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Tech Giant Xiaomi Stops Working on its Custom in-house Chip Project

There were reports that Xiaomi would show off the Surge S2 at MWC 2018 but it never happened

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Xiaomi
According to industry insiders, Xiaomi is focusing its attention on other projects which are not as complicated or expensive as developing an application processor. Wikimedia Commons

Chinese handset maker Xiaomi has pulled the plug on its custom in-house chip project, which was developed by the Pinecone division.

Xiaomi’s first proprietary processor — the Surge S1 — made headlines back in 2017 as it pushed the Chinese handset maker into the elite group of tech companies like Samsung and Huawei that could develop their own processors.

However, after the Surge S1, we didn’t hear much about its chip development progress. The latest information from China suggests that Xiaomi has likely abandoned its chipset project, Gizmo China reported on Thursday.

Xiaomi
Chinese handset maker Xiaomi has pulled the plug on its custom in-house chip project, which was developed by the Pinecone division. Wikimedia Commons

There were reports that Xiaomi would show off the Surge S2 at MWC 2018 but it never happened.

According to industry insiders, Xiaomi is focusing its attention on other projects which are not as complicated or expensive as developing an application processor. Instead of making smartphone processors, the company is looking to develop low power Bluetooth, RF chips, and other peripheral components, the Gizmo China report added.

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Xiaomi’s own Surge S1 was essentially a basic 28nm chip that featured stock ARM hardware — eight Cortex-A53 cores and a quad-core Mali-T860 GPU. (IANS)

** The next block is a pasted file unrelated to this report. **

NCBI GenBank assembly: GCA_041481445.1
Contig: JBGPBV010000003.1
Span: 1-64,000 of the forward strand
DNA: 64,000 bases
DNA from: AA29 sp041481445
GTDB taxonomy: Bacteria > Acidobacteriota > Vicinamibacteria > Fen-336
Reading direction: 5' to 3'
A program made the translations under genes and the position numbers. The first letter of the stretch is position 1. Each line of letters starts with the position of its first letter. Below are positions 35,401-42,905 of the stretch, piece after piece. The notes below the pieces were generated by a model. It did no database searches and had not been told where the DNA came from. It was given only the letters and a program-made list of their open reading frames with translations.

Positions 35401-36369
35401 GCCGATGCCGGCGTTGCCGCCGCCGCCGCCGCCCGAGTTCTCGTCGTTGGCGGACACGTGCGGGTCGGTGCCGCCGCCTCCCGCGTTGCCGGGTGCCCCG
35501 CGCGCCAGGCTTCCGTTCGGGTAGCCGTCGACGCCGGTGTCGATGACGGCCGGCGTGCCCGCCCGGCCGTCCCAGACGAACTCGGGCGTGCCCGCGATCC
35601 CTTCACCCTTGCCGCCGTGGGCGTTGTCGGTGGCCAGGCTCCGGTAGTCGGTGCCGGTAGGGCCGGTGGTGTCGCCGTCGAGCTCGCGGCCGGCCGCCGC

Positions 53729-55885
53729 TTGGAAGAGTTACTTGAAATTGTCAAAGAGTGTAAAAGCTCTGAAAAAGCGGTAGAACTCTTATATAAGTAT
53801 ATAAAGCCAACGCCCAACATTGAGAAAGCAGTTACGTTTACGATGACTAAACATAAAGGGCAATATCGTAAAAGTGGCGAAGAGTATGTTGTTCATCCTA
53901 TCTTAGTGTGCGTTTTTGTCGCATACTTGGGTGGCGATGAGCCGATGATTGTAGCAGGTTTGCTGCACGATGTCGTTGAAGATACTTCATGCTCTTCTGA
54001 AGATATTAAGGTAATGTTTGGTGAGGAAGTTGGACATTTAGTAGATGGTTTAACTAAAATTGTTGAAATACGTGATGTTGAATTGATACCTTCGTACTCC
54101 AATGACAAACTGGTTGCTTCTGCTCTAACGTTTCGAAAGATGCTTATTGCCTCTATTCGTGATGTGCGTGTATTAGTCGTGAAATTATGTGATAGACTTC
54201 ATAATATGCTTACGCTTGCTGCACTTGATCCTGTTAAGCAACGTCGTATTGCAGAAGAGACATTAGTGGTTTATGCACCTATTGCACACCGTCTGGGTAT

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Tech Giant Apple May Unveil its First ARM-Based Macbook in Year 2021

By switching to ARM-based chipsets and not relying on Intel for processors, Apple could save as much as 40-60 per cent

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Apple
Additionally, Apple would start relying upon the USB4 standard that is aimed to unify USB Type-C and Thunderbolt protocols to deliver new computing experiences with faster data transfer speeds. Pixabay

A recent research note from famed analyst Ming-Chi Kuo has claimed that Apple could launch their first ARM-based MacBook in 2021.

Like x86 processors from Intel or AMD, ARM designs are usually associated with mobile devices because of their greater power efficiency, giving products like the iPad long battery life without the need for active cooling.

The analyst believes that by switching to ARM-based chipsets and not relying on Intel for processors, Apple could save as much as 40-60 per cent, reports The Verge.

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The new processors are likely to add more hardware differentiation to the Mac machines over Windows PCs.

Apple
A recent research note from famed analyst Ming-Chi Kuo has claimed that Apple could launch their first ARM-based MacBook in 2021. Pixabay

This would help Apple keep prices down, especially for their lower-end laptop offerings.

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Additionally, Apple would start relying upon the USB4 standard that is aimed to unify USB Type-C and Thunderbolt protocols to deliver new computing experiences with faster data transfer speeds.

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Kuo also mentioned USB4 support on Mac machines in 2022 and the iPhone maker is speculated to partner with ASMedia Technology for this. (IANS)